What happened at ECFS?

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Last week over 2,500 biomedical scientists, doctors and healthcare professionals from 58 countries visited Liverpool to attend the European Cystic Fibrosis Society (ECFS) Conference. Research conferences are an important way to advance our knowledge of CF and how to treat it, identify where the gaps in our knowledge are – and how to plug them – and most importantly, to keep research relevant to the CF community. Below are three of our highlights from the conference.

CF Europe

Advancing knowledge

We know that the lungs of people with CF are affected by thick sticky mucus, chronic infection and inflammation. However, researchers don’t know how all these things are linked together. During the conference there were a series of talks looking at mucus, how it is made, how its production is affected by CF and the effects that it has on inflammation. A more detailed understanding of how the formation of mucus goes wrong in the lungs of people with CF will help researchers to improve lung clearance in the future.

Pseudomonas aeruginosa is bacteria that infects the lungs of many people with CF, not everyone will be infected with the same strain or sub-species of Pseudomonas. At the conference Professor Winstanley of Liverpool University gave an update on the genetic differences and the evolution of different strains of Pseudomonas. Understanding how Pseudomonas develops could give doctors the opportunity to treat the bug earlier, when it is more responsive to antibiotics. Knowing which strain or ‘family’ of Pseudomonas different people with CF have can also give important information on effectively managing cross-infection in the clinic.


Plugging the knowledge gaps

There were over 700 presentations given at the conference. Some of these were intended to increase the depth of our knowledge in areas of CF research and others investigated topics where researchers and clinicians know that more information is needed. For example, it is still not clear what causes people with CF to develop CF-related diabetes (CFRD). At the conference we heard an update from researchers working in this area. A better understanding could lead to better management and even preventing CFRD developing at all, if treated for early enough, which is why the Trust is funding a Strategic Research Centre in this area.

In CF, the body’s natural defence system goes into overdrive, causing damage to the lung tissue, shortness of breath and people to cough more. As well as looking at ways to treat the cause of the inflammation (for example bacterial infection), researchers would also like to develop drugs to treat the inflammation itself, but currently there are no suitable drugs available. To begin developing this type of treatment, researchers need to identify which parts of our biochemistry to target. Through the poster presentations at the conference, we saw how Trust-supported researchers from across the country are increasing our understanding of how inflammation happens; the first step in the journey to developing treatments.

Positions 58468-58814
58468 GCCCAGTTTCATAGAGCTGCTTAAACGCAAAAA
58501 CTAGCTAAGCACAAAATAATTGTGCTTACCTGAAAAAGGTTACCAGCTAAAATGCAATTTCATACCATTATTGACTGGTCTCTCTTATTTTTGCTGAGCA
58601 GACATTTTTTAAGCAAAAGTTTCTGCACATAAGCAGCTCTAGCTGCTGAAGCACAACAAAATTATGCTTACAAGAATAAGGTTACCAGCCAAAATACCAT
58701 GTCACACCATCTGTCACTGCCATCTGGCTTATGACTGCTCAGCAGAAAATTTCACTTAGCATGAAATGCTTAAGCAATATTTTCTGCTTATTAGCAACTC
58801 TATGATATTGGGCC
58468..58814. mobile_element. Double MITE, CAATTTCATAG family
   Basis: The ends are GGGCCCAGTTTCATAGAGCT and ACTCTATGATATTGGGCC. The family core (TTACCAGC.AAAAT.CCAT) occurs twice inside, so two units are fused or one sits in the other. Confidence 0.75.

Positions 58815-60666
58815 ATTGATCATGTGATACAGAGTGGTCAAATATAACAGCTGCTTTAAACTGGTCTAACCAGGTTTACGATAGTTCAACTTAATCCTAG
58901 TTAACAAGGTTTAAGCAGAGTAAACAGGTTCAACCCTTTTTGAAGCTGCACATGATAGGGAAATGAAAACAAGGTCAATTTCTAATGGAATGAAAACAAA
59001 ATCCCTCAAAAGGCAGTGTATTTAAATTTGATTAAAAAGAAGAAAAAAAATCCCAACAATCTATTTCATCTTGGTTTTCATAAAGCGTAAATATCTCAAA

Keeping it relevant

From the opening ceremony, which saw a performance from the talented dancer Thomas Oakley and the virtual CF choir, to a presentation on how the socioeconomic status of people with CF can affect their wellbeing, to discussions about access to medicines in the closing ceremony, the real experiences of people with CF were truly at the heart of the ECFS conference.

Yvonne Prins’ comments about how her clinical team could help her improve adherence to her treatments really struck a chord. She said: “Imagine having to explain why you’ve broken your New Year’s Resolutions to someone every four weeks. Ask us about the positives instead, what you can do to help us move up the scale towards complete adherence”.

Of course, there was a great deal of discussion about CFTR modulators. This ranged from emerging information on the positive effects of ivacaftor on CF complications such as GI movement and fluidity, to new CFTR modifiers under development. Some of these developments included novel ways to increase CFTR, not addressed by the currently licenced drugs, such as Eloxx Pharmaceuticals’ development of drugs to improve ‘read through’ for nonsense or ‘stop’ mutations. In these mutations, only part of the CFTR protein is made, as there is a ‘stop reading’ signal in the wrong place in the gene. There’s more information in our mutations animation. Another development we heard about was Enterprise Therapeutics’ drug development programme targeting alternative proteins in the lungs. The hope is that their new treatments could work for anyone with CF, irrespective of their genotype.

During her opening address to the conference, Dr Janet Beer, Vice Chancellor of Liverpool University, commented that delegates would find the people of Liverpool in an optimistic mood following Liverpool FC winning the UEFA Champions League the weekend before. To paraphrase Liverpool FC’s anthem, after three days of talks we left the conference centre with a full brain and hope in our hearts for a life unlimited for people with cystic fibrosis.

On the Saturday after the ECFS conference closed, the Cystic Fibrosis Trust and CF Europe held a CF Community Afternoon, where eminent researchers attending the conference gave a recap of their highlights of the conference, an update on CFTR modifiers and heard a personal perspective of living with cystic fibrosis.

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